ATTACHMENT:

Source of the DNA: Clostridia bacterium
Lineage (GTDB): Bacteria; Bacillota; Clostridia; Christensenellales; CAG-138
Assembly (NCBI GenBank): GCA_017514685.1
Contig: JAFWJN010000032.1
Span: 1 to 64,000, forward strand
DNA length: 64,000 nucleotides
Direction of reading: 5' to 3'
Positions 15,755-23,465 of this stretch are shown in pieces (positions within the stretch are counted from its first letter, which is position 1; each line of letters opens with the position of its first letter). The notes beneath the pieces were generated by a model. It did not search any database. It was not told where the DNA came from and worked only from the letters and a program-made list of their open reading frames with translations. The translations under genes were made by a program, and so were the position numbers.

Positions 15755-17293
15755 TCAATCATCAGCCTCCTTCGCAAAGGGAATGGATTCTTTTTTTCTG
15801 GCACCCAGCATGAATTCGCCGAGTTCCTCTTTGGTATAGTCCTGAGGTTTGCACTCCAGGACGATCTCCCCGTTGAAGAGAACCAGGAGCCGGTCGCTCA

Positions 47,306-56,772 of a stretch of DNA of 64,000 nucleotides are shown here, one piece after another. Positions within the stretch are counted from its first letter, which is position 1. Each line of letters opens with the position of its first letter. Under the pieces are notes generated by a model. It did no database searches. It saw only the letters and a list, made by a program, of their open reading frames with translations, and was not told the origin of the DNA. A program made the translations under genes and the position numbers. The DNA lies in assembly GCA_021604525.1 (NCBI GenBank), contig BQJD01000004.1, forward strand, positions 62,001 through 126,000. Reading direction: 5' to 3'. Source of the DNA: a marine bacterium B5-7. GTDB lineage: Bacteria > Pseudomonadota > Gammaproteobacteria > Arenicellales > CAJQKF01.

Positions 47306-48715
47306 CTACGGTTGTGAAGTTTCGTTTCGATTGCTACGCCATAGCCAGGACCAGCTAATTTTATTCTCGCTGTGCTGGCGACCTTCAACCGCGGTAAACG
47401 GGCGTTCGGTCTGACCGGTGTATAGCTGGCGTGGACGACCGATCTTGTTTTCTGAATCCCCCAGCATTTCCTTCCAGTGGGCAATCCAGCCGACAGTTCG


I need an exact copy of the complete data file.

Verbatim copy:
Source of the DNA: Clostridia bacterium
Lineage (GTDB): Bacteria; Bacillota; Clostridia; Christensenellales; CAG-138
Assembly (NCBI GenBank): GCA_017514685.1
Contig: JAFWJN010000032.1
Span: 1 to 64,000, forward strand
DNA length: 64,000 nucleotides
Direction of reading: 5' to 3'
Positions 15,755-23,465 of this stretch are shown in pieces (positions within the stretch are counted from its first letter, which is position 1; each line of letters opens with the position of its first letter). The notes beneath the pieces were generated by a model. It did not search any database. It was not told where the DNA came from and worked only from the letters and a program-made list of their open reading frames with translations. The translations under genes were made by a program, and so were the position numbers.

Positions 15755-17293
15755 TCAATCATCAGCCTCCTTCGCAAAGGGAATGGATTCTTTTTTTCTG
15801 GCACCCAGCATGAATTCGCCGAGTTCCTCTTTGGTATAGTCCTGAGGTTTGCACTCCAGGACGATCTCCCCGTTGAAGAGAACCAGGAGCCGGTCGCTCA

Positions 47,306-56,772 of a stretch of DNA of 64,000 nucleotides are shown here, one piece after another. Positions within the stretch are counted from its first letter, which is position 1. Each line of letters opens with the position of its first letter. Under the pieces are notes generated by a model. It did no database searches. It saw only the letters and a list, made by a program, of their open reading frames with translations, and was not told the origin of the DNA. A program made the translations under genes and the position numbers. The DNA lies in assembly GCA_021604525.1 (NCBI GenBank), contig BQJD01000004.1, forward strand, positions 62,001 through 126,000. Reading direction: 5' to 3'. Source of the DNA: a marine bacterium B5-7. GTDB lineage: Bacteria > Pseudomonadota > Gammaproteobacteria > Arenicellales > CAJQKF01.

Positions 47306-48715
47306 CTACGGTTGTGAAGTTTCGTTTCGATTGCTACGCCATAGCCAGGACCAGCTAATTTTATTCTCGCTGTGCTGGCGACCTTCAACCGCGGTAAACG
47401 GGCGTTCGGTCTGACCGGTGTATAGCTGGCGTGGACGACCGATCTTGTTTTCTGAATCCCCCAGCATTTCCTTCCAGTGGGCAATCCAGCCGACAGTTCG